Rust Belt resurgence

Leaders in former auto powerhouse work through recovery process

2011-07-10T00:00:00Z 2012-07-16T17:47:06Z Leaders in former auto powerhouse work through recovery processBy Bowdeya Tweh bowdeya.tweh@nwi.com, (219) 933-3316 nwitimes.com

FLINT, Mich. | Lorene Randall could have left the city years ago.

Randall retired from Delphi Corp. after working 34 years for it and its predecessor companies in Flint. Her husband, Frank, died nearly four years ago, and her 27-year-old grandson, Jermaine, was gunned down in a drive-by shooting in June 2009. Her children, who grew up in the city, have left the area as well.

She would have had plenty of company on the way out. The city's population has fallen about 45 percent in the last 50 years.

But Randall, 72, said Flint is a great place to live. Her days are filled with helping workers find employment, and she works with a faith-based coalition to improve local neighborhoods. The coalition is working to launch a local version of the national program Ceasefire to reduce violence in the city.

"I've got more to do," said Randall, a dislocated employment facilitator with the National Employment Law Project. "If God gives me the energy and the means, that's what I'll be doing until I die."

With the help of Randall and other residents, city officials and business leaders say Flint is at least moving in the right direction to make over its downtown, attract younger people to the area and rebuild its jobs base.

But in the 21st century, battling crime and the perception of being the nation's most dangerous city are among the reinvention challenges for one of Michigan's motor cities. City leaders also are struggling to collect revenue to fund government and persuade families to stay in the city.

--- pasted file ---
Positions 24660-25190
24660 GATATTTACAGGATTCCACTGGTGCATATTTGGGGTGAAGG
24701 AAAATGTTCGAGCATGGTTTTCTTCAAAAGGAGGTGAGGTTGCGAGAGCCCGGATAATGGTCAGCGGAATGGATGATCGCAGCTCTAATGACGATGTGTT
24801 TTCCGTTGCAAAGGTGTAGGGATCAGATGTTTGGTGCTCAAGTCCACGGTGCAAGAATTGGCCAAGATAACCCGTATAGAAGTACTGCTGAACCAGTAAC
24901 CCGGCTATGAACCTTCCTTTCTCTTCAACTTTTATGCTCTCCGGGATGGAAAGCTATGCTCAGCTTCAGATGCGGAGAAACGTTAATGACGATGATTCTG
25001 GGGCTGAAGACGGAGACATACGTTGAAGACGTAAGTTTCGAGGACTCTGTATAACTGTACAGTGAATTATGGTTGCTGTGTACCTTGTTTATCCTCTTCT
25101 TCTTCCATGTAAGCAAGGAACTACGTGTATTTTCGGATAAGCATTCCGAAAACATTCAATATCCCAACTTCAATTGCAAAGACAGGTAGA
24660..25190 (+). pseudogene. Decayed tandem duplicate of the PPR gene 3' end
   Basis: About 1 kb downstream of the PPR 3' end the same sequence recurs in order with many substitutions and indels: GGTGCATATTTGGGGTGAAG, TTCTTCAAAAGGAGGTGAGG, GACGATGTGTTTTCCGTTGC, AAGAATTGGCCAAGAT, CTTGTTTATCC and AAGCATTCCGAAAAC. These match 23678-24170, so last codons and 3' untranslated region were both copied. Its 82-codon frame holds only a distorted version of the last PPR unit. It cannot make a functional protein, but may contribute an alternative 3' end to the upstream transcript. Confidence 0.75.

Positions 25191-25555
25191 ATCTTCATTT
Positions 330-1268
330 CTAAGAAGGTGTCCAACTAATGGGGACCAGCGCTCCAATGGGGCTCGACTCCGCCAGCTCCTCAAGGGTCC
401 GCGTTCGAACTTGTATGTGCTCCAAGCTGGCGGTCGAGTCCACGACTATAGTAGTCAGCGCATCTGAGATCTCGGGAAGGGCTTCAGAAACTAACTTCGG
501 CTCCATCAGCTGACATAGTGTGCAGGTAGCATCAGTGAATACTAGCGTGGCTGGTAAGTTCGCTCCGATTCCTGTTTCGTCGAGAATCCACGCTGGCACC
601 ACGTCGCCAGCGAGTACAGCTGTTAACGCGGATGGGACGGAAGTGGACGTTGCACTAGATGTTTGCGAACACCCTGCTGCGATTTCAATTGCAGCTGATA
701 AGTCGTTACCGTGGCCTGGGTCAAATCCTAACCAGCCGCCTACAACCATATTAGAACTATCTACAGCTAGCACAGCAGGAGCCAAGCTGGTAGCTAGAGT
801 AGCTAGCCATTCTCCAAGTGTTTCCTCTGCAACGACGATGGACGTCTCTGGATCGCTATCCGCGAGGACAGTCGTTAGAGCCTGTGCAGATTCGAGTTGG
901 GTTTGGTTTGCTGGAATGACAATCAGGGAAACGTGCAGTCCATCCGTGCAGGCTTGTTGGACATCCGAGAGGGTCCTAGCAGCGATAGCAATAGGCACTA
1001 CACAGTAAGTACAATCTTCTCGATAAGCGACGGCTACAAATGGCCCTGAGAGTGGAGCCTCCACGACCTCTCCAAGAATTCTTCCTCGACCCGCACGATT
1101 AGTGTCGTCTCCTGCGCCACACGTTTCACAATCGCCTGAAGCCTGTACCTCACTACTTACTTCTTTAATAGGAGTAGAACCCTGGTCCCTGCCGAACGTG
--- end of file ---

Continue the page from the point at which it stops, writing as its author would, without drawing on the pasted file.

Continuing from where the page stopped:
"When a town falls apart, you can throw stones at a lot of people, including yourself," said Dick Ramsdell, manager of the Flint Farmers Market.

How the mighty fell

Just how far Flint would fall may have been hard to predict, but it's just as difficult to fix. The automotive industry helped define and develop Flint through the 20th century at the same time the steel industry was building the city of Gary's fortunes.

Doug Weiland, executive director of the Genesee County Land Bank Authority, said General Motors employed more than 80,000 people in the Flint area at its peak. Now, the venerable automaker, not far removed from bankruptcy, employs about 6,500 people.

The loss of jobs spurred a population exodus, and left behind were homes and buildings that languished and fell into disrepair. In Flint today, unoccupied homes and properties don't just dot the city's landscape, they cover swaths of neighborhoods.

Housing vacancies in the city rose more than 61 percent to nearly 11,000 units, or 21.1 percent of all housing units, according to U.S. Census data. Add that to the 12,000 vacant lots in the city and elevated levels of home foreclosures and that shows a city with problems, Weiland said.

Blight problems are compounded by public safety concerns among Flint residents and people in Genesee County. Arrests for hand-to-hand drug deals, gang activity and gun violence are common in the city. Earlier this year, the FBI reported crime data showing Flint was one of the most dangerous cities in the United States. Adjusted for the 2010 U.S. Census population data, Flint had nearly 24 violent incidents per 1,000 residents.

Mayor Dayne Walling, who has been in office for less than two years, said firefighters battled more than 300 arsons last year, and the problem hasn't diminished in 2011. Walling issued a statement last month expressing regret that a longtime civil rights activist was shot and killed inside his home in Flint.

"No one in Flint needed an FBI report to tell them we have safety problems," Walling said. "We've been living with that reality."

Walling, 37, said providing adequate police, fire and other services to residents with smaller operating budgets is a challenge that isn't unique to Flint. He said the city has had to be creative in establishing partnerships with residents and entities such as the Michigan State Police.

Contrary to the picture city leaders may paint, Flint resident Frank Robertson said there is a lot of despair among residents in the city.

Robertson said in late May, he had some kids shooting at his truck because they thought he disrespected them.